In honor of National Freelancers Day, we here at Raindance thought we would share the best tips and tricks for starting to freelance and how to become a freelance success. You can join in on the conversation on Twitter with the hashtag #NFD2014 and by keeping up with @CelebrateNFD and @teamIPSE!
1. Nearly all film work is freelance.
Whether you are Sam Mendes making the next Bond film or a runner fetching coffee on set, you’re most likely doing so on a freelance basis. If you’re on the Raindance website, we assume you want to ultimately be a filmmaker. But freelancing can be a similarly creatively satisfying position. Just ask the massive amount of people in the industry who are building joyful and fruitful careers from this kind of work.
2. Make sure you go into freelancing with eyes wide open.
The main question to ask yourself is “Why are you freelancing?” What do you want to get out of it? Do you just want to pay the bills so you can make your big project or do you truly want this to be your main career?
3. It’s really easy to lose sight of your main goal once you’ve started.
Being a freelancer means you have significant control over how much money you make. But if you are only focused on the money, you might find yourself without a single ounce of progress when it comes to your film. Because of this, you need to create a plan. Say what you want to have completed by the end of each year, or even each month. Creating your film can be done in five years, even with your freelance gigs, so keep it in mind when you write down your goals. Make the plan flexible, but don’t lose your focus on it.
4. If you’re still a bit wary about starting as a freelancer, you should think about all of the possible benefits.
Undertaking additional jobs within the crew will not only put cash in your wallet, but it will increase your skill set and understanding of the major parts of production, give you a chance to study other directors, and cultivate your network of possible coworkers. It’s an education you get paid for and should be appreciated as such.
5. You have to make a psychological separation between you and your trade.
Once you’ve decided to start “going freelance,” you have to realize you’re creating a business. Despite the definitively personal connection, you should create a division between the two of you. This might seem odd, especially if you have ever worked for a company, but being a freelancer means that you are in charge of everything. “You’re the marketing department, the finance department, the HR department, the client service department, and the tea-making department.” Most importantly, you’re the boss.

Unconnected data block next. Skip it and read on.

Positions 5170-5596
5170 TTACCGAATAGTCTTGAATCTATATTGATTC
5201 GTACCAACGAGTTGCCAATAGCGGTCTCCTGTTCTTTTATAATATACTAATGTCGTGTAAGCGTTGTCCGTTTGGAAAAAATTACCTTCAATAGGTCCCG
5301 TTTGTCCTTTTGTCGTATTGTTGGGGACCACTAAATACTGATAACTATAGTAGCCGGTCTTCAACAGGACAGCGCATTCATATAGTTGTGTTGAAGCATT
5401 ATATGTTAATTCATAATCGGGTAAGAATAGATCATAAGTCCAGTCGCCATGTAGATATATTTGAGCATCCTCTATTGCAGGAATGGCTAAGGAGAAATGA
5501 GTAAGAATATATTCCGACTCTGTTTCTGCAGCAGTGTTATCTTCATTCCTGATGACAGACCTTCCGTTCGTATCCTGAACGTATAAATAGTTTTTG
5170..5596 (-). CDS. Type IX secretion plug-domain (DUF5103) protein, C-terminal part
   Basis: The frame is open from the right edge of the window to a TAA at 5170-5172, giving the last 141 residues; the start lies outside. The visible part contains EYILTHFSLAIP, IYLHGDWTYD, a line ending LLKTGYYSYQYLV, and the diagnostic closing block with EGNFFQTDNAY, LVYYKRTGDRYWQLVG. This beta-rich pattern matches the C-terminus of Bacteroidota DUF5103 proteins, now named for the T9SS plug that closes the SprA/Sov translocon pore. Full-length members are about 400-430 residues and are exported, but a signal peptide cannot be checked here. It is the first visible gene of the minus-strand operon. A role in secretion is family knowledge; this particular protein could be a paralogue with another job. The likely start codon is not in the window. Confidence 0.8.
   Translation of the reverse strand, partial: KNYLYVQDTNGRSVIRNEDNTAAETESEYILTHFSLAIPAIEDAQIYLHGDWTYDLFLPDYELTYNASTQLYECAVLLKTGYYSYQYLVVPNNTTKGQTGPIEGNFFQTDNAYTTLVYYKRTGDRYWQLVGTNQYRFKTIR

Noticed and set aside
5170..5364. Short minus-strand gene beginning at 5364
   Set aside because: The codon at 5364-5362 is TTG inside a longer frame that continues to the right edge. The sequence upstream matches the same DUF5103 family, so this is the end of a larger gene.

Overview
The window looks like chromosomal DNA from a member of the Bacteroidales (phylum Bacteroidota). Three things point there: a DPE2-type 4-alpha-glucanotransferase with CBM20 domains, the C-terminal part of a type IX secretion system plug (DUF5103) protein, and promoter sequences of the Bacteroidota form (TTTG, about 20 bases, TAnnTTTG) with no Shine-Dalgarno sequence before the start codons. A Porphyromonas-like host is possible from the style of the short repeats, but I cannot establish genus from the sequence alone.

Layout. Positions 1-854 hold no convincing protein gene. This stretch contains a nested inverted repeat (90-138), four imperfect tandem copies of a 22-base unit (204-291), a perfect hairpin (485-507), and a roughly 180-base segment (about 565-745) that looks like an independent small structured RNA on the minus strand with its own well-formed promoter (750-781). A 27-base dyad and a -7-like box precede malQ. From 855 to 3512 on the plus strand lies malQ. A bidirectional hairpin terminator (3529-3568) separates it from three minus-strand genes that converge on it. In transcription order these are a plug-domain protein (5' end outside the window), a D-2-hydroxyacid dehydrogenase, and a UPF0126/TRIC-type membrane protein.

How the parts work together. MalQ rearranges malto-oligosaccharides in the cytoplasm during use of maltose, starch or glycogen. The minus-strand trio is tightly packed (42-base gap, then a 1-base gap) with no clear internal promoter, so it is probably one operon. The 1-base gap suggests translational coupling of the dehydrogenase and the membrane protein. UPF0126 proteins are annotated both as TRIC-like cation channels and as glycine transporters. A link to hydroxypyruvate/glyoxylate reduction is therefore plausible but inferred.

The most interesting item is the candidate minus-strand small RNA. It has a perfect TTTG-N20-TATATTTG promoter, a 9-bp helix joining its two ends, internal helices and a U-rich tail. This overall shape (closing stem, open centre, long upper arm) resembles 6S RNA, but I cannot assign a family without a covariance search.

6. You need to tell the tax people.
Don’t just ring up Her Majesty’s Revenue & Customs, and say “BTW, I’m in freelance work now.” They don’t understand that. You need to determine whether you are “employed” or “self-employed.” And how do you do that?
7. Decide whether to be a sole trader, set up a limited company, or set up a partnership with other freelancers.
These are all permissible mediums you can use to run your business. Numerous freelancers employed in the media choose the sole trader path since it’s moderately easy to set up, but the other options are definitely worth exploring. Just remember that every choice has its own tax and legal consequences.
8. A good accounting firm can be a freelancer’s best friend.
They’ll be able to help you with all of this new information. An accountant can offer tax guidance, complete the pertinent tax returns and, if you have a limited company, generate the obligatory end of year books, which contains the P&L and balance sheet. A good business accountant will typically charge between 60 and 120 pounds per month for the basics.
9. As a freelancer working in the UK, it’s really important to know the rules relating to employment status and IR35.
Here are some miscellaneous rules you might not know.
- If you do all your work for one client, or if you have very long contracts with particular clients, you could be vulnerable to being viewed by the HMRC as an employee of that client, thereby owing more than 100,000 pounds in additional taxes.
- If somebody attempts to sell you an offshore arrangement in order to have your taxes done, be very, very cautious – those almost always spell trouble.
- The types of taxes you could be liable for: National Insurance Contributions, income tax via Self Assessment, pay as you earn (PAYE), corporation tax, tax on dividends, and VAT.
- Another important rule to be aware of is that you have to keep accurate business records. That means keep all of your receipts, and keep them organized!
In general, make sure you’ve done your research and stay on top of things. Messing up with the HMRC can lead to a severe amount of pain and suffering when it comes to your finances
10. But if you work hard, stay organized, and love what you do, it is completely achievable to turn it into a lifetime career.
In the end, becoming a freelancer could be the best decision you ever made for yourself!
Be sure to connect with The Association of Independent Professionals and the Self Employed at www.ipse.co.uk.